He was also wounded during this action and was promoted to Sergeant and saw no further action due to his wounds. The award of the V.C. was gazetted on August 23rd, 1915, stating “For most conspicuous bravery leading this section with great dash during our attack from the beach to the east of Cape Helles on the Turkish positions on April 26th, 1915. Cpl Cosgrove on this occasion pulled down the posts of the enemy’s high wire entanglements single-handed, notwithstanding a terrible fire from both front and flank, thereby greatly contributing to the successful clearing of the heights.” 
A popular ballad celebrates the bravery of the Munsters, who lost 4267 men in World War One. 
The Kaiser knows the Munsters
By the Shamrock on their caps,
 And the famous Bengal Tiger, ever ready for a scrap,
 And all his big battalions, Prussian Guards and grenadiers,
 Fear to face the flashing bayonets of the Munster Fusiliers.

Cosgrove transferred to the Royal Fusiliers in 1918 to the Leinster Regiment in 1920, the Northumberland Fusiliers in 1922 and later went as an Instructor to the Indian Territorial Force in 1928 to become 7042223 Staff Sgt Instructor. These regimental changes came about following the disbandment of Irish regiments in July 1922, because of the establishment of The Irish Free State (Saorstát Éireann). He came home in 1935 pending discharge to pension; unfortunately his plans were all to go wrong. He was admitted to Millbank hospital, but took discharge before he was fit. After a short leave in Cork, he returned to London, where he was admitted to Middlesex hospital with complications caused by shrapnel still lodged in his body. He was later transferred to Millbank hospital, where he died on 21st July, 1936.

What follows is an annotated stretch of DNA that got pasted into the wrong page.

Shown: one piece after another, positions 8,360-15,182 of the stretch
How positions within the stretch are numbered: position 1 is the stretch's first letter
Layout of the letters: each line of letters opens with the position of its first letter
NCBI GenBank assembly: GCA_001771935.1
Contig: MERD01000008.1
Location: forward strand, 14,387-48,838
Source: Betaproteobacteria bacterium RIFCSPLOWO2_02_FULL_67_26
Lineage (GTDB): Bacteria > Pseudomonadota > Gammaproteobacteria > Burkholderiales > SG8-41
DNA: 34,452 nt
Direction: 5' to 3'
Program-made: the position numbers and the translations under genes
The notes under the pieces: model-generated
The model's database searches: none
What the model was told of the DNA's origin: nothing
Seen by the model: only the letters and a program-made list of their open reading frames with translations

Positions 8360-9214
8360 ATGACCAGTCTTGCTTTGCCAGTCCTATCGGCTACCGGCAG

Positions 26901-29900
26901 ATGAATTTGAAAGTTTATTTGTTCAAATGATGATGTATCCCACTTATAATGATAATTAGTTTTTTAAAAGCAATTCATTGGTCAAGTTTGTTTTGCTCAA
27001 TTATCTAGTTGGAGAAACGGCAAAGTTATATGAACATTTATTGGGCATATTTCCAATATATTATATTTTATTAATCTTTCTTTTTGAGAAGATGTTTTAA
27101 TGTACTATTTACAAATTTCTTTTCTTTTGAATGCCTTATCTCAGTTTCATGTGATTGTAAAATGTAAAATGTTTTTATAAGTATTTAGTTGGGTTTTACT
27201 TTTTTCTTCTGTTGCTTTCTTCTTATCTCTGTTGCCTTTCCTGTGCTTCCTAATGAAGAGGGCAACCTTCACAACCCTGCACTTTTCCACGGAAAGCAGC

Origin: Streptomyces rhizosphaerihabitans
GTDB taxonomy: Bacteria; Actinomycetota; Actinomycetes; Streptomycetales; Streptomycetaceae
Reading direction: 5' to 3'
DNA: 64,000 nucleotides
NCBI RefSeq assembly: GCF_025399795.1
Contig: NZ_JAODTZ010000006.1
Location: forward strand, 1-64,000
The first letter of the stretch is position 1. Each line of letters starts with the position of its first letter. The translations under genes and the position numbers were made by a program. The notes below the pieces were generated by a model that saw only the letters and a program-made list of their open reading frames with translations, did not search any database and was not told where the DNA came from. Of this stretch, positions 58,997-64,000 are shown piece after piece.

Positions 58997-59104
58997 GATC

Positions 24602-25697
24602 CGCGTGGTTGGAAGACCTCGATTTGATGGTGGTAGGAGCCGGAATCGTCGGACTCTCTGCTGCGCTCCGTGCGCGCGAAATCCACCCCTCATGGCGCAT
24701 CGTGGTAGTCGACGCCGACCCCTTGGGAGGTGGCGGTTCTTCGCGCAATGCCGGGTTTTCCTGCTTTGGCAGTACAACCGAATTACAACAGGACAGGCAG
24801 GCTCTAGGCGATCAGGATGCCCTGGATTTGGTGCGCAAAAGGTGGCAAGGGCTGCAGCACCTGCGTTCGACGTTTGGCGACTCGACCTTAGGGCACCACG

William Cosgrove’s body was conveyed from London to Fishguard by road en route to Upper Aghada for interment in his native place. About five hundred members of the Old Comrades’ Association (O.C.A) of the R.M.F., met the vessel at Penrose Quay, Cork, and formed a guard of honour as the coffin was being taken from the boat to the waiting hearse. When the remains reached Upper Aghada, the coffin was removed from the hearse and shouldered by members of the Cork O.C.A., and local people to the burial place. The last post was sounded, while other ex-army men stood to attention. A British serviceman’s funeral was an unusual spectacle in those days, following the struggle for Irish independence. . On the 16th of June, 1940, the O.C.A. of the Royal Munster Fusiliers unveiled a memorial over the grave.

Every year, a small ceremony takes place at the war memorial in Whitegate village, to honour Irishmen who fought and died in all wars. Irish Army UN veterans mingle with British and US forces veterans in mutual respect and remembrance. A guard of honour is provided by the Irish Naval Service. 
Footnote:  The Dardanelles landings ended in failure and the withdrawal of Allied forces after ten months of intense fighting, at a cost of 200,000 lives. William Cosgrove’s portrait is given a place of honour in Collins Barracks Military Museum, Cork, beside veterans of the War of Independence. History has come full circle.

1 comment:

  1. Hey there Aidan -

    I know you wrote this piece a long time ago but I wanted to reach out and send a thanks for writing it. William Cosgrove was my grandfather's uncle (and his namesake) and so this story has a special place in my heart. I don't know much about my Pa's family, so this is one of the only stories I have.

    My family emigrated to Boston but I will be moving to Galway on a year long visa in a few short weeks. Hopefully i'll get down to Cork to visit this memorial. Thanks again for putting the story out there.

    All the best,
    Suzy Cosgrove